A Prenuptial Agreement in Thailand is a private Thai contract made in advance of marriage relating to personal property and marital assets between husband and wife which otherwise would be governed by statutory marriage laws. It must be in writing and signed by both parties and registered together with the marriage in the government’s ‘marriage register’ and noted on the marriage certificate.
There are several benefits to having a Thai prenuptial agreement. One is that it can be used to list all of the personal assets owned by each party, including property and investments, as well as debts that are owed by each person. This can help to minimize any disputes about who gets what in the event of a divorce.
It can also protect one partner from the other’s debts, thereby limiting the possibility of creditors seizing assets to pay off credit card debts or other unpaid bills. It can also specify what will happen to a business in the event of a death, and which spouse can receive any shares or interest in the company.
This is particularly important for couples who own a small business, as the ownership of a business can be greatly effected by a divorce. A prenuptial agreement can provide for the transfer of shares to the surviving spouse, or that the entire business will be sold and the proceeds divided between the surviving and deceased spouses.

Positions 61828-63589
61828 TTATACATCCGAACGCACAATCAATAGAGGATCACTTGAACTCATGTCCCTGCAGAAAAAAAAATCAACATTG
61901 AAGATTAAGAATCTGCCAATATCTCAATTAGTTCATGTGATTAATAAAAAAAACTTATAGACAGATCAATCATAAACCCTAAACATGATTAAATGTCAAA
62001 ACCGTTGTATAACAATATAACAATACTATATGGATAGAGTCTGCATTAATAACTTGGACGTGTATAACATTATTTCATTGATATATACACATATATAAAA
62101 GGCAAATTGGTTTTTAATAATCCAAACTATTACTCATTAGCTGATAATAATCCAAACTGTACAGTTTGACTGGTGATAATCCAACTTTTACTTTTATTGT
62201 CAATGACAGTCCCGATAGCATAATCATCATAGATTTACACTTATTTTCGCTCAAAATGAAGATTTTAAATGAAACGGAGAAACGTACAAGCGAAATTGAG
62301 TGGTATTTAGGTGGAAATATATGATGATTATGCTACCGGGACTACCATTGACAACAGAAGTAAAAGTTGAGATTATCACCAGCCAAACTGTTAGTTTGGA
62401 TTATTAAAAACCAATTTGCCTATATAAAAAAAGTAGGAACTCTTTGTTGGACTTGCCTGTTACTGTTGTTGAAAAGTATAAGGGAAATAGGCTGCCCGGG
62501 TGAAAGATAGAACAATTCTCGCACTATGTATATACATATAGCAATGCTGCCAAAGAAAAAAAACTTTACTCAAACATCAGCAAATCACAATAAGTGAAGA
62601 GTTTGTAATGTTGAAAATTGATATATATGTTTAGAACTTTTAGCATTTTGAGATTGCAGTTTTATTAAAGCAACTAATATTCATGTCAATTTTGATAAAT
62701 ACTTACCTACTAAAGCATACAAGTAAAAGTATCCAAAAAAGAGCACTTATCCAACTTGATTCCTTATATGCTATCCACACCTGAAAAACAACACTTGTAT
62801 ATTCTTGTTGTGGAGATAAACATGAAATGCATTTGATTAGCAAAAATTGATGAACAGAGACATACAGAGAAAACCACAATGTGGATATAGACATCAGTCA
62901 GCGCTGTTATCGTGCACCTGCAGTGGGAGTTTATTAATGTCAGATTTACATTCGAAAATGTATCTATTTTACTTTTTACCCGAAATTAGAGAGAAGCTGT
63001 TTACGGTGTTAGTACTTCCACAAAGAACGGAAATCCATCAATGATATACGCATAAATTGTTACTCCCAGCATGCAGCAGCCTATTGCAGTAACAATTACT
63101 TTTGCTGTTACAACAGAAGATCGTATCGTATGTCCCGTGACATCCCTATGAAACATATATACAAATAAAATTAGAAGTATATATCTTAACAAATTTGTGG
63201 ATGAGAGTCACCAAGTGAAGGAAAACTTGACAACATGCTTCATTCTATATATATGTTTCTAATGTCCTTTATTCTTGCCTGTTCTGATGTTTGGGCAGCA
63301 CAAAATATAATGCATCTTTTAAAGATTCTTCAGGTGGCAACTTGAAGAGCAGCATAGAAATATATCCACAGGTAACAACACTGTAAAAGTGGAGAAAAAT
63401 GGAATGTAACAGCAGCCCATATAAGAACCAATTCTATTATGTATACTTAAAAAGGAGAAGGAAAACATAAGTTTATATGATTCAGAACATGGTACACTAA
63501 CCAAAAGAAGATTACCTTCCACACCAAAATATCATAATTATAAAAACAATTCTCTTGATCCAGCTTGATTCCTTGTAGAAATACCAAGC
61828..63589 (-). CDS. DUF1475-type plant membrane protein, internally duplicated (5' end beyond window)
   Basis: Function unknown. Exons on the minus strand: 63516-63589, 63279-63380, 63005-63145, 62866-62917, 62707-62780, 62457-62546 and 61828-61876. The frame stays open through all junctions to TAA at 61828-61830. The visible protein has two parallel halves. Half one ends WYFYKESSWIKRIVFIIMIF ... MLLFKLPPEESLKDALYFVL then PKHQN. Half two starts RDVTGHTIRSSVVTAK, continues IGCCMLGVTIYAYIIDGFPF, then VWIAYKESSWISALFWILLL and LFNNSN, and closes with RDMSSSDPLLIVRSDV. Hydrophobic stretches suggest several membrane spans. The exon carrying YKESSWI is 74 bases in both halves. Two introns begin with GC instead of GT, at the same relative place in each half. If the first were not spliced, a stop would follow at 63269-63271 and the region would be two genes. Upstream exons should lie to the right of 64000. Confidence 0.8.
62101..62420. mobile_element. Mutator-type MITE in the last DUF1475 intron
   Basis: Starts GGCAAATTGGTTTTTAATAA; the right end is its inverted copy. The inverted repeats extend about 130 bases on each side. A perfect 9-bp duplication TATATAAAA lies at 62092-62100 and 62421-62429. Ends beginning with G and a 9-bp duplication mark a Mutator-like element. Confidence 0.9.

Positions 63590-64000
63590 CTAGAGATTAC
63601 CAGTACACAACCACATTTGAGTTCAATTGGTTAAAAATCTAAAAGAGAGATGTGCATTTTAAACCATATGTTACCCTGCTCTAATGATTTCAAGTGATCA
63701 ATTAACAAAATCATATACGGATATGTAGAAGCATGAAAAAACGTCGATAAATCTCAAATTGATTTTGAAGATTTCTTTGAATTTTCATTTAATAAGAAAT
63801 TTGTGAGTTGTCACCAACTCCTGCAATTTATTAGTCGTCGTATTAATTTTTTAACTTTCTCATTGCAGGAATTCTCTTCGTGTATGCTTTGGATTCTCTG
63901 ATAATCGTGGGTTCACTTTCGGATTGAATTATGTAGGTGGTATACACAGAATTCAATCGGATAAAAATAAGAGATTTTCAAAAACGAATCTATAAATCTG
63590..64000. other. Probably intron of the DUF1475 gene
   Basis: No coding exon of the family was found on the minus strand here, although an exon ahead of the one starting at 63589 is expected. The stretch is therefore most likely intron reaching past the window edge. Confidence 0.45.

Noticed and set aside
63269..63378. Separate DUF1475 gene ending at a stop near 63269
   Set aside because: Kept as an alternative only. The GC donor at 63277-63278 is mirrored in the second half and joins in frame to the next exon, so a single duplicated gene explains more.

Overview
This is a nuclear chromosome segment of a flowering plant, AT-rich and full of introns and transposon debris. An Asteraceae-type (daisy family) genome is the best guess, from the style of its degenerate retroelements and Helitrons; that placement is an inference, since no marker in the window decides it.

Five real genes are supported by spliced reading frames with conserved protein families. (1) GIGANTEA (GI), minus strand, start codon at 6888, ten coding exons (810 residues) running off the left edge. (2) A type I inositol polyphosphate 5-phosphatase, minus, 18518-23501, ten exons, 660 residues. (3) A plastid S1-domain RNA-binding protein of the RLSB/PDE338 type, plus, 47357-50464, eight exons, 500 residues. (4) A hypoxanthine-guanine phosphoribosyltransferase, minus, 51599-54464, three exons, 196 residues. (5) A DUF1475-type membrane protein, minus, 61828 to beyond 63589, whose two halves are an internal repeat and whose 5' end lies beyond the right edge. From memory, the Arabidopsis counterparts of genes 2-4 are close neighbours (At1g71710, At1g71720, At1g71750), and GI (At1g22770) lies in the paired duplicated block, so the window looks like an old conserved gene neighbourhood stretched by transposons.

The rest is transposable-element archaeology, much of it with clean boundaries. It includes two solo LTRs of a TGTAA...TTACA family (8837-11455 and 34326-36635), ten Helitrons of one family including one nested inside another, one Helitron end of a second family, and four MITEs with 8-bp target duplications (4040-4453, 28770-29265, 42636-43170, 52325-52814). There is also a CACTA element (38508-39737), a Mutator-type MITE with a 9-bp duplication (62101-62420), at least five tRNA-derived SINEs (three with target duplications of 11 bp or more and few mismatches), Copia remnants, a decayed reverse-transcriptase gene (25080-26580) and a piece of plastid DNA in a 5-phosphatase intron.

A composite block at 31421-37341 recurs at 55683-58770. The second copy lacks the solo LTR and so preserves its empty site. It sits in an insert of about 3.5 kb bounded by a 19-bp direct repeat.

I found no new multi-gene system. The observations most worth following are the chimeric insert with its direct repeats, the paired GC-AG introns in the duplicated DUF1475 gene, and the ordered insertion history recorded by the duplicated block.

If a couple decides to go through with a divorce, the court will consider the contents of a prenuptial agreement. However, any terms that are against good morals or against the law will be deemed void. The content of the prenuptial should be determined by a qualified attorney who knows and understands the procedural requirements of the Thai family courts.
In order to make a valid prenuptial agreement in Thailand, both parties must be of sound mind and in good physical condition. They must also sign the document in front of two witnesses and have it recorded by a notary public. This can take 3 to 4 days and a consultation with an attorney is highly recommended.
The drafting of the agreement must be done by a lawyer who is familiar with the Thai legal code and civil and commercial codes book 5 (the chapters dealing with marriage). It should include specific provisions such as a provision that a particular property shall be kept within the same line from which it came from, or that certain rights or claims are waived in the case of a death.
It can be a complex matter to determine what is considered marital property and what is not in a divorce, and in any case it is usually best to keep an accounting of the property during the marriage. This should include both joint and individual properties, such as the family car or a share in a private business.
A prenuptial agreement in Thailand is very useful for preventing unnecessary arguments over property in the event of a possible future divorce. This is because by listing each parties assets, the couple can simply ignore a claim for that asset from the other party in a divorce.